Dear Kid,

We’ve already established that you are a Deprived Child. While you got lots of love, plenty of food (a rare feat for a teenage boy), a bed of your very own, and enough nagging to prove we love you, you did not get all the physical trappings available to a person alive in the 21st century.

You did not get a new phone every 6 months (in fact, it was a long time before you got a phone at all). You did not get a car when you turned 16. You did not get a ticket to ride the space shuttle.

And now there are even more things for us to deprive you of.

A recent article on Mashable highlighted products for college kids. While I love Mashable, this author was clearly up against a deadline and (what’s the word I’m looking for? oh, yes) desperate.

The first item on the list is called the Space Bar. No, it is not a bottle of beer defying gravity. It’s a little shelf your monitor sits on that you can stow your keyboard under. Oh, wait. No college kids use desktop computers–they all use laptops. So maybe not a good choice for this article (cute shelf though).

Another item on this well-researched list is the Nostalgia Electrics BSET100CR 3 in 1 Breakfast Station which is a retro contraption that allows you to make coffee, pancakes, sausage, and toast. Simultaneously. I would never make fun of such a device (other than to wonder how one might clean it) because my wonderful friend Peggy bought one at Trader’s World for her son. No word on whether he’s ever used it. But, many college students live in dorms where one needs special permission to have a high wattage curling iron. Cooking devices like this are definitely verboten.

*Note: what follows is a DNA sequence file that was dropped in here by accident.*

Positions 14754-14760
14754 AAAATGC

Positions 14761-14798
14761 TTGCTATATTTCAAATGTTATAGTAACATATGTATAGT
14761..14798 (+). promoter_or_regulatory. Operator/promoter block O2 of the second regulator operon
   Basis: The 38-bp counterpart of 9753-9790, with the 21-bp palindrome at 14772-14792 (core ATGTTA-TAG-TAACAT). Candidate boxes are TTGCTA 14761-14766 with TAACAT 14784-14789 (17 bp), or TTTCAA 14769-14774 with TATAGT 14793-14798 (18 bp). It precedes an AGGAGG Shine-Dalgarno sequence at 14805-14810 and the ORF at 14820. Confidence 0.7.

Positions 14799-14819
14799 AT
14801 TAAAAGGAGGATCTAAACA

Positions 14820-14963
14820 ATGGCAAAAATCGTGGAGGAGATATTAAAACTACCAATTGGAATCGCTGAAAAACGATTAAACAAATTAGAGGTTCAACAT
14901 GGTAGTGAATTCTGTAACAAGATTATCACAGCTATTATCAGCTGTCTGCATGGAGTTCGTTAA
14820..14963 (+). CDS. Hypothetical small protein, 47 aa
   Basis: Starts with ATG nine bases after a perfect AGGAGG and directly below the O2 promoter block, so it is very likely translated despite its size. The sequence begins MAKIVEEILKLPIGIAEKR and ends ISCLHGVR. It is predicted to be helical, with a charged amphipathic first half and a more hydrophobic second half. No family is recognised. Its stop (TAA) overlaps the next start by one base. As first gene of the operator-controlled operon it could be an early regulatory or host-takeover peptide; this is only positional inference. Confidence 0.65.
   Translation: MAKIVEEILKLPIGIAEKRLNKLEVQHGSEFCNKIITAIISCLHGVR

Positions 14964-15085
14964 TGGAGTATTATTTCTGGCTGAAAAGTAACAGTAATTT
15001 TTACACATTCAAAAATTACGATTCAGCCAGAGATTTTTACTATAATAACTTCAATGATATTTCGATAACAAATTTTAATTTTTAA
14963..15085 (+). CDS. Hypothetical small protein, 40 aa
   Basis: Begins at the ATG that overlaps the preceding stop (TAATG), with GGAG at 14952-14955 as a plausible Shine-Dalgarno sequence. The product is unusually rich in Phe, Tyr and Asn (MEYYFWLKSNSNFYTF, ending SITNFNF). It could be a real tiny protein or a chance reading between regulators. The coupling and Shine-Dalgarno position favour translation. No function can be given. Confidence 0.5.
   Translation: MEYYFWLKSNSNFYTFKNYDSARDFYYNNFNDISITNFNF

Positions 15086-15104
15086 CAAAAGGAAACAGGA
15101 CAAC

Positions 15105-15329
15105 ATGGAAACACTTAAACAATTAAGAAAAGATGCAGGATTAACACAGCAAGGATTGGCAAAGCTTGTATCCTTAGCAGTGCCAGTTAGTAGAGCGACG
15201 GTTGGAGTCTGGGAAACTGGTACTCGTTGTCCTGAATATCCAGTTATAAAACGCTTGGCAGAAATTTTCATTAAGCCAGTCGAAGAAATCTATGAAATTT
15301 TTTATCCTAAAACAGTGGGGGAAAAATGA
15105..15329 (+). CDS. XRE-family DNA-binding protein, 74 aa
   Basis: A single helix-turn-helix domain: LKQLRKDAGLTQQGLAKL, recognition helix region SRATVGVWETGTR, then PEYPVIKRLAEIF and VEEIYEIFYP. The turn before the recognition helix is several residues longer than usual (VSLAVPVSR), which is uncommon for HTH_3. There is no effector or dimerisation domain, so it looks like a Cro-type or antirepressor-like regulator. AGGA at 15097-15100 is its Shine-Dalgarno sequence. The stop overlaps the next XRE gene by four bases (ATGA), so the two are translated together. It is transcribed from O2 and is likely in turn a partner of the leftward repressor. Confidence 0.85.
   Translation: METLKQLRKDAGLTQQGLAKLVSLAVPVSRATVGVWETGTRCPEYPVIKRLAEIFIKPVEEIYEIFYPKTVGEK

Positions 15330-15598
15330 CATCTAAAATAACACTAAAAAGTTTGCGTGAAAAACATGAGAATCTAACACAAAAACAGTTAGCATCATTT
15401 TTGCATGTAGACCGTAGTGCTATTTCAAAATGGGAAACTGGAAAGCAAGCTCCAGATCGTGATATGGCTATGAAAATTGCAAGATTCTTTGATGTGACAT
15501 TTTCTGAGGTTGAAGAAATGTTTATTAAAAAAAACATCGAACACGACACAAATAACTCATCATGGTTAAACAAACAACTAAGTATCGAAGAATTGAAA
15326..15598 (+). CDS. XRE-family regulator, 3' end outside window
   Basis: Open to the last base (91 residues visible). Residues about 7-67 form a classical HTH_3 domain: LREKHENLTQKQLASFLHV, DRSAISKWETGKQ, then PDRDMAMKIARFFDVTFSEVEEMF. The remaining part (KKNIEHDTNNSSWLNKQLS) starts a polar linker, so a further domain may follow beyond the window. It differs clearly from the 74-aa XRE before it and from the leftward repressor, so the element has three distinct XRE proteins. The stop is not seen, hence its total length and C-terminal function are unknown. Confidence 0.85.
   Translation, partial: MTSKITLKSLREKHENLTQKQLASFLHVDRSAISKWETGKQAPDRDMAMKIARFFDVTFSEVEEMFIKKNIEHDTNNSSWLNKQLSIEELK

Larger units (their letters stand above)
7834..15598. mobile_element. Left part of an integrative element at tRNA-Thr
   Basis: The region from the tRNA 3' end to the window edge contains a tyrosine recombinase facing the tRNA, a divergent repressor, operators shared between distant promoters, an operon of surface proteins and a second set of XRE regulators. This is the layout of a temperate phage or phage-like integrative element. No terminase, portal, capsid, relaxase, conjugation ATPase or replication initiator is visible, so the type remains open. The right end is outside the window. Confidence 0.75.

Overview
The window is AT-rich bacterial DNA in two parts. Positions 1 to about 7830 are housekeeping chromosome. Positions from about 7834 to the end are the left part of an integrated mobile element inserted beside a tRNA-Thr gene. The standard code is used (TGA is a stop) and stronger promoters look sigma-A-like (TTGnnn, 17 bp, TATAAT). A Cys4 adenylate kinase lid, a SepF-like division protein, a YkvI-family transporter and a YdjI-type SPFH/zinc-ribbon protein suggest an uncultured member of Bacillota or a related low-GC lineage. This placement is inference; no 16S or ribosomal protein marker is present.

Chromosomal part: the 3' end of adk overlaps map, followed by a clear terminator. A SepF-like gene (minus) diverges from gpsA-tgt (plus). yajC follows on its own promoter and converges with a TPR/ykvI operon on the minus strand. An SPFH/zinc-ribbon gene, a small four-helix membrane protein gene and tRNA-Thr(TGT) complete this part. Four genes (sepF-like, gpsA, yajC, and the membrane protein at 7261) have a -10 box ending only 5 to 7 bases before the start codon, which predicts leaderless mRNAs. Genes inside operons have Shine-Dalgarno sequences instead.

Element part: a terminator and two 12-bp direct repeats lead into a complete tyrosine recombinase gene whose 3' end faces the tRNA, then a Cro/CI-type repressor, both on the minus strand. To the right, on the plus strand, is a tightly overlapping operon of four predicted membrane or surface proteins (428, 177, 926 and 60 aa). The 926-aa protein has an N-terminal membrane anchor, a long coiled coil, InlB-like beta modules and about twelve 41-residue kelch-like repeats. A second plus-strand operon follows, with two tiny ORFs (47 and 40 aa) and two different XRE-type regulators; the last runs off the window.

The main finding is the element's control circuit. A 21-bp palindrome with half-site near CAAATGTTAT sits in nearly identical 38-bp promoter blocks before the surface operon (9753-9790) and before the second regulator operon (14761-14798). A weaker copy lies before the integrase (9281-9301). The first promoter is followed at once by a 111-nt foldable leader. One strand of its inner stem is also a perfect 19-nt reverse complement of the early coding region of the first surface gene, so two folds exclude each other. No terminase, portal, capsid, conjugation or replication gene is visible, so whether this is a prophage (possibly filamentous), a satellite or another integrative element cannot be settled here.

Moving on to: the 1.7 cubic foot frig. In dorm rooms, the frig is there. In apartments, the refrigerator is usually there. If it isn’t, you probably want something slightly larger than the ice cube tray.

Next we have the $300 Pocket Projector Mobile, 85-Lumen that is good for “movies, videos, presentations, and games.” Yup. Lots of college kids trotting around their own projector for presentations.

And my personal fave, the Dyson vacuum. Let’s be clear. I love you. I like the idea of you living in a clean-ish environment (I know you have a broom and I’m pretty sure your dorm has vacuums). But under no circumstances am I buying you a vacuum [for college] that costs more than my vacuum [for our home]. (You do not need to point out that I don’t vacuum. That’s a conversation for a different day.)

Here’s to spoiling our kids by not buying them everything under the sun.

Love, Mom